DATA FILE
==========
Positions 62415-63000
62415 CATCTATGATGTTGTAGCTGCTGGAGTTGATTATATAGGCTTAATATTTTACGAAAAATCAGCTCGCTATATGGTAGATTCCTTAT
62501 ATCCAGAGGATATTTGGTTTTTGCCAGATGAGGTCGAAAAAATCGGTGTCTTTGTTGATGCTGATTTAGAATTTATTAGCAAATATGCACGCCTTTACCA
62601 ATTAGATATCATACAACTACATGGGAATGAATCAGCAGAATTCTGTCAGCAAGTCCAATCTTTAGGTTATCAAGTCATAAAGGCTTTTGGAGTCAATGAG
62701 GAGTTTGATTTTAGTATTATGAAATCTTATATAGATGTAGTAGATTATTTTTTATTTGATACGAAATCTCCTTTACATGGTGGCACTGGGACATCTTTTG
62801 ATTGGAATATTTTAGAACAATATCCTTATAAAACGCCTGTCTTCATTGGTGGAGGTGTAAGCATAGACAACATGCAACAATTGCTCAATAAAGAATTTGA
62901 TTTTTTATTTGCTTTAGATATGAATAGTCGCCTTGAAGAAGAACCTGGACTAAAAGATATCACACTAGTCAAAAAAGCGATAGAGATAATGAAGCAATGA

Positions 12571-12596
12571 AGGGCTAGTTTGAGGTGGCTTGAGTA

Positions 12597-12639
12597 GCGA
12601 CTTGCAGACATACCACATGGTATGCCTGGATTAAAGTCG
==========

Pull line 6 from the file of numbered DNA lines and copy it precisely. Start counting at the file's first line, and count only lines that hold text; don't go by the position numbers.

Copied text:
62801 ATTGGAATATTTTAGAACAATATCCTTATAAAACGCCTGTCTTCATTGGTGGAGGTGTAAGCATAGACAACATGCAACAATTGCTCAATAAAGAATTTGA